In many parts of Southern California, fireworks are illegal. When I was a kid I remember us playing with fireworks in the street for hours at our grandparents' houses after shopping at the Red Devil fireworks booths on every corner of town. When we moved to the High Desert, no one was really selling fireworks and we had a dirt road, not a street. Everyone in town would pay to attend the fireworks show at our local high school. Some years we'd just set up lawn chairs in our front yard and watch the fireworks since the school was only two miles from our house, and uphill, so it was easy to see everything from our front yard, literally. Since fireworks were made illegal in our area due to high fire danger, we started to accept that Fourth of July meant going to someone else's house in an area where fireworks were allowed or paying to go to a fireworks show in a stadium or other sports venue. This fireworks tradition always kind of bummed me out because my kids didn't have the same kind of fond 4th of July memories I had while growing up. Little did we know that this year we would be having the best Southern California Fourth of July ever with a three hour fireworks show. A new 4th of July tradition has been born.
On Friday I got the bright idea to go to the beach on the Fourth of July. I don't like crowds, I don't like traffic, I like to get places early, and I don't like the heat so this idea was kind of doomed from the start as we left the house at noon on the Fourth of July. I went online to look at beaches that had fireworks and the results were disappointing. Redondo Beach was supposed to have the best fireworks show but online sales ended at 11am and I was looking at the site at 11:05 plus they had multiple ominous warnings about the tricky parking situation on their site. I didn't want to go to a beach that was too easy to get to because everyone else would be there too. Every beach was going to be over a 2 hour drive with traffic. We decided on Will Rogers State Beach in Pacific Palisades, a beach I have never been to, at the end of the 10 freeway and north a bit on Pacific Coast Highway (PCH). I figured we could work our way north if the beach was too crowded and work our way south if we wanted a beach with more amenities or fireworks.
The drive down was really pleasant and fun – all the kids were laughing in the car, we listened to music, and there wasn't much traffic. We finally hit traffic at the very end of the 10 freeway where it merges into PCH. Buckle up and prepare to drive slow, be cut off, and just exercise the patience of a saint while on PCH. We made a bathroom break at a gas station and Taco Bell across the street at Gladstone's and then headed down to park. Because PCH is so congested, the easiest way to get in the parking lot for Gladstone's was to turn right (east) onto Sunset Blvd off PCH, make a U-turn and then cross PCH into the Gladstone's parking lot.
Will Rogers State Beach
The Will Rogers State Beach extends north and south of the Gladstone's restaurant along the west side of PCH. You can park at the official State beach parking lot south of Gladstone's for $14 for the day or to the north of Gladstone's and use a pay machine to pay (I didn't see how much it was). We parked at Gladstone's, which offers valet parking for $7 if you eat at the restaurant or $11 for the day if you go to the beach. This was the way to go! We pulled to the curb, unloaded our stuff right at the beach, and then the valet took our car and parked it. It took only about 3 minutes to get our car at the end of the day. With tip, it did cost us $14 but it was nice to get the valet service.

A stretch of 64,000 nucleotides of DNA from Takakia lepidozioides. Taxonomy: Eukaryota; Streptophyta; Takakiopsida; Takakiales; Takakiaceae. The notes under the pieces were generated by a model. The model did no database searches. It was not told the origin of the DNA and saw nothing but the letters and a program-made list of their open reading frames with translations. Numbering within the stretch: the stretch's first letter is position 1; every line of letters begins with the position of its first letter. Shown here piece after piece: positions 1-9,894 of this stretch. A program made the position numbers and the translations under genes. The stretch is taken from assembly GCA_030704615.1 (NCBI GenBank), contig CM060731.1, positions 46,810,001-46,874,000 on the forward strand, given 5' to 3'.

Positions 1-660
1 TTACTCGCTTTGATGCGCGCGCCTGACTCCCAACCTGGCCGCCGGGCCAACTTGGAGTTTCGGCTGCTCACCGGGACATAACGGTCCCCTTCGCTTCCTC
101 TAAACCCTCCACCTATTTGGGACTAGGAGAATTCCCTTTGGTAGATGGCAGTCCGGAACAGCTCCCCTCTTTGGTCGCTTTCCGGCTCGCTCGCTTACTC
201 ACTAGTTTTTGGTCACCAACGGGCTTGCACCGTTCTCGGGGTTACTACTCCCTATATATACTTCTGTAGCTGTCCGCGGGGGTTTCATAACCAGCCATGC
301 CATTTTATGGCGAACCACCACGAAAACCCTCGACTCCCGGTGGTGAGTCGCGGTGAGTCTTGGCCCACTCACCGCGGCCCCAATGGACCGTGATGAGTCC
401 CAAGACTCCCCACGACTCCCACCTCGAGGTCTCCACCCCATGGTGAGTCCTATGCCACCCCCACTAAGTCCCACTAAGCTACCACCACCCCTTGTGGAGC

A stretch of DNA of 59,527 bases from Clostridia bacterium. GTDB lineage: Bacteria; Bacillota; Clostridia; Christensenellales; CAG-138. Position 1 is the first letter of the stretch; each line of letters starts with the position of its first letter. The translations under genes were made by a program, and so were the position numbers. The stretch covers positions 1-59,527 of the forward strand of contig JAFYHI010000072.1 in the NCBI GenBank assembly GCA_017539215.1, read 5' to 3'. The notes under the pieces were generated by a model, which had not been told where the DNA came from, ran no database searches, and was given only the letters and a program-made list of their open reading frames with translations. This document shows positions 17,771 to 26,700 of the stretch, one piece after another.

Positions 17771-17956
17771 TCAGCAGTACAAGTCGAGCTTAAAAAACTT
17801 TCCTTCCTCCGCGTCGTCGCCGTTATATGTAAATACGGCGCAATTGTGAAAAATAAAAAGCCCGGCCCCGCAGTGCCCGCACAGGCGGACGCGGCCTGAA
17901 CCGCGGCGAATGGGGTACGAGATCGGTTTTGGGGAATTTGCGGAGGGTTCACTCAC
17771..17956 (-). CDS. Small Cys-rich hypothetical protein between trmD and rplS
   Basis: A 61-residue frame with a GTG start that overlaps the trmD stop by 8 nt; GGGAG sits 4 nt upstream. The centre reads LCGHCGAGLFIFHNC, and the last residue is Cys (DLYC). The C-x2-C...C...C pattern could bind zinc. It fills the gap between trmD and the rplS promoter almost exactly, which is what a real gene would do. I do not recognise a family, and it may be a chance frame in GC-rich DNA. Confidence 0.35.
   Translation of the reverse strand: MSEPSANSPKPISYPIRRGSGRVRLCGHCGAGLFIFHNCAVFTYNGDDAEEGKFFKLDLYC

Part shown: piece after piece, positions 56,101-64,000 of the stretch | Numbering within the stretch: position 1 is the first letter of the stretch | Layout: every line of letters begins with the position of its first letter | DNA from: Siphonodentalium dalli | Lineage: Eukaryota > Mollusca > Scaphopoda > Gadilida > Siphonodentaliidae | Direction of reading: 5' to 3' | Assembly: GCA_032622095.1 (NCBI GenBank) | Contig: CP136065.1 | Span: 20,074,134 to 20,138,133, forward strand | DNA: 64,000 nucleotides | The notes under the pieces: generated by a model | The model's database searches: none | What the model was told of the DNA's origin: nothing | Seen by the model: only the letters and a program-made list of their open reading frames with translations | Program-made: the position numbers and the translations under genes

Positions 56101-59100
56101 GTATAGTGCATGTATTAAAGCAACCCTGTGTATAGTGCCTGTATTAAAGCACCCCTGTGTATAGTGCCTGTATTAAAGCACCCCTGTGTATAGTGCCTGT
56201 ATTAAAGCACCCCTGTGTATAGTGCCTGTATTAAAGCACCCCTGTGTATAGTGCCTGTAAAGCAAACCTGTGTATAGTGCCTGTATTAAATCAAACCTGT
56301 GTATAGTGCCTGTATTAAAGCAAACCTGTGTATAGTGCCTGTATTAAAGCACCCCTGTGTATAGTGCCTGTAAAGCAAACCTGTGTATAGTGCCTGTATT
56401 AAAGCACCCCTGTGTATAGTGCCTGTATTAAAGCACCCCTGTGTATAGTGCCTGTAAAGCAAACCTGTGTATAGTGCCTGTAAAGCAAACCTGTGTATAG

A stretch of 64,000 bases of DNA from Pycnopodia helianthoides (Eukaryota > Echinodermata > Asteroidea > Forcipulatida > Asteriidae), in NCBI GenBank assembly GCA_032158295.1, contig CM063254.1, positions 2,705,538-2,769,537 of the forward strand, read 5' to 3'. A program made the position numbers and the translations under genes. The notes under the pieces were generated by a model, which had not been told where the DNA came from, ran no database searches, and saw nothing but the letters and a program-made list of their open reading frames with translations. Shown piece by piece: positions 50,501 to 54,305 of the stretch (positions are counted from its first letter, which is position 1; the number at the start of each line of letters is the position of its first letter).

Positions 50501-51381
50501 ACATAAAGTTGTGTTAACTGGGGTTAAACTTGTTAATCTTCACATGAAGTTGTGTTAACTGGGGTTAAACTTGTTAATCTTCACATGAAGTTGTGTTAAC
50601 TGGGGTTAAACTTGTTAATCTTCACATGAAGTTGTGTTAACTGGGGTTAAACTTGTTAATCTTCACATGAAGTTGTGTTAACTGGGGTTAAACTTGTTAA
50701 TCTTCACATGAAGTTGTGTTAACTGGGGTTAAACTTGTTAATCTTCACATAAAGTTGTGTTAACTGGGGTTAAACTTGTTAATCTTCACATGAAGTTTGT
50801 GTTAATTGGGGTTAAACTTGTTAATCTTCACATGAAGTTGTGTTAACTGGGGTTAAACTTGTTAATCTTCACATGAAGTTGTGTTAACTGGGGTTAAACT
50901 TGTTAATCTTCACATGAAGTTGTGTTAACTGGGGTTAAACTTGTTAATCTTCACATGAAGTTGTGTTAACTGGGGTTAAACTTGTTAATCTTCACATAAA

The weather was amazing! It was about 80° F with a nice breeze. The sand was broiling hot as we took our stuff down to the beach but once we got set up and in the water, it was great! The beach had a lot of people on it but since the distance between the water and PCH was maybe 30 feet, everyone was relatively close to the water. There was a mix of families and all ages of people there. A wedding party of about 50 people was next to us and they asked me to take their photo. They kinda lucked out because I kind of know how to take photos, just a little bit. They offered me vodka as payment but I was driving so I took a pass. While my whole family was in the water, I read my ebook, sat on the cooler, and got snacks for the kids as they went back and forth from the blankets to the water. My niece and Xaver built sand castles while Katie, Matt, and my nephew played in the water. The kids tried to bury Xaver in the sand. Later in the day, my niece took a nap under the umbrella we brought.
After about 3.5 hours on the beach, we packed up to look for a new place to go and maybe see some fireworks. There are public bathrooms with outdoor showers at the north and south ends of the beach. We walked to the bathroom at the north end of the beach to get changed and rinse the sand from our feet. Xaver brought baby powder which also helps remove the sand from your body but only if you are not soaking wet. This beach had some unsavory characters hanging out by bathrooms. I would definitely recommend an adult take the kids to the bathroom and stay with them for safety reasons. There were also several tents set up in the ice plant at the edge of the beach and PCH where homeless were living. The homeless people behind us were taking the plastic bottles and cans from the trash and were quiet and polite. Just know going in that there will be homeless at this beach but for the most part, they really kept to themselves.